I am trying to graph the following function:
f(x) = 0 if x is rational else 1 # so 1 if x is irrational
My plan is to use python and matplotlib. How do you generate random irrational numbers in Python?

This is called Dirichlet function, and it's example of function that nowhere continuous. It's a simple mathematical fact, between any pair of numbers, there is infinite number of rational and infinite irrational number. Plotting this function in practice is equivalent to plotting f(x) = 0 and f(x) = 1, as you're plotting using discrete pixels. There are two gotchas:
Either way, this kind of "problem" is not meant to be approached as strictly programming problem. 


The answer is you can't. What you can do is figure out some epsilon after which this number is considered irrational. It will look the same. consider this: square root of 2 is an irrational number. wolframlpah gives you an approximation : 1.4142135623730950488016887242096980785696718753769480... python only sees 1.4142135623730950488016887242096980785696718753769480 which means: 1+ 4142135623730950488016887242096980785696718753769480/ 10000000000000000000000000000000000000000000000000000 


A random number is irrational almost always (i.e. withprobability 1)
works almost always as you want!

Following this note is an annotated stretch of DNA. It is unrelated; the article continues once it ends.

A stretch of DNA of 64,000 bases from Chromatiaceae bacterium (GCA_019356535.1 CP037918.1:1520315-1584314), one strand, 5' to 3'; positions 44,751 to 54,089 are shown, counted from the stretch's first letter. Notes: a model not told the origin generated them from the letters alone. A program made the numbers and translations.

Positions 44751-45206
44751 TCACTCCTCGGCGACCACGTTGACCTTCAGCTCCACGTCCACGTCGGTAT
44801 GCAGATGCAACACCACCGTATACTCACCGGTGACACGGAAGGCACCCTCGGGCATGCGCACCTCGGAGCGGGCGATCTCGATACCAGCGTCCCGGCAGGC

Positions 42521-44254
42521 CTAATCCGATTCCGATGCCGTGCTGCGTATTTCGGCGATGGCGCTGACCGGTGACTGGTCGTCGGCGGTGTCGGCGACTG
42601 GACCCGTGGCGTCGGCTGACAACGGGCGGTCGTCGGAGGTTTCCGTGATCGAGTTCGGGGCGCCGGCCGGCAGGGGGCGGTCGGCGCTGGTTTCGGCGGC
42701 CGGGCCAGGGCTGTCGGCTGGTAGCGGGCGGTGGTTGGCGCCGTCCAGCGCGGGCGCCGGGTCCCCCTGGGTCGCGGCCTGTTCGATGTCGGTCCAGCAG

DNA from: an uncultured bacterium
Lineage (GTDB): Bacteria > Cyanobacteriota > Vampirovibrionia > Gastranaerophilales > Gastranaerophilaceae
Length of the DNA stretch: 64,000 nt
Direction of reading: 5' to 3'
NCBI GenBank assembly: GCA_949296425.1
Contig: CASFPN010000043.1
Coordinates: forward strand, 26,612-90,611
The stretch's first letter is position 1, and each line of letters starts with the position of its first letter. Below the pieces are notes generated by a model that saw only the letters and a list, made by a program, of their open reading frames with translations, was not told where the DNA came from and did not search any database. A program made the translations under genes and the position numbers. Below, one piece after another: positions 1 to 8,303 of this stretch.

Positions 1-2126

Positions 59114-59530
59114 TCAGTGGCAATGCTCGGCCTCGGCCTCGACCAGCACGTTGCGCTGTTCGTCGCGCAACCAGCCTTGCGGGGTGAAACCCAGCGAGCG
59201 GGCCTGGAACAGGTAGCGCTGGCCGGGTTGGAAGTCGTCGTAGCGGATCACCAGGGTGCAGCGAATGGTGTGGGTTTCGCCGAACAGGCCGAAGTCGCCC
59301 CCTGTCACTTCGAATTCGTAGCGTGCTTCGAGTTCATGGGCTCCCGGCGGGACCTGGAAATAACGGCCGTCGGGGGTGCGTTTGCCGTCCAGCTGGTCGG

It is not true that you cannot represent an irrational number in a computer program. It doesn't fit into memory, you cannot print the whole irrational number, but you can still do some calculations with them and do operations like "give me the first 100 digits". You can represent them as a kind of lazy enumerator. The problem is, that this does not really fit your needs because checking if this kind of number is rational is equivalent to the halting problem and hence undecidable. But choosing an irrational number in an interval, e.g. between 0 and 1 is not always impossible, it just depends on what you want to do. I recently did that, but the application of those numbers just that they had to be compared and some decisions of the algorithm depended on the these comparisions. Here, representing them as lazy enumerators works fine: If you compare, you start on the left side and compare each digit until one number has a larger digit. So we just generate random digits on the fly and store the generated digits in an array until they are different from the corresponding digit of the number we are comparing to. Just to make the difference clear between a finite number and an infinite number for which we only need a finite part: In the first case, the length of the number is fixed and bounded, in the second case, we only have to store a finite number of digits, but this number may grow beyond any bound, so every finite number is different from such an infinite number, if we compare enough digits.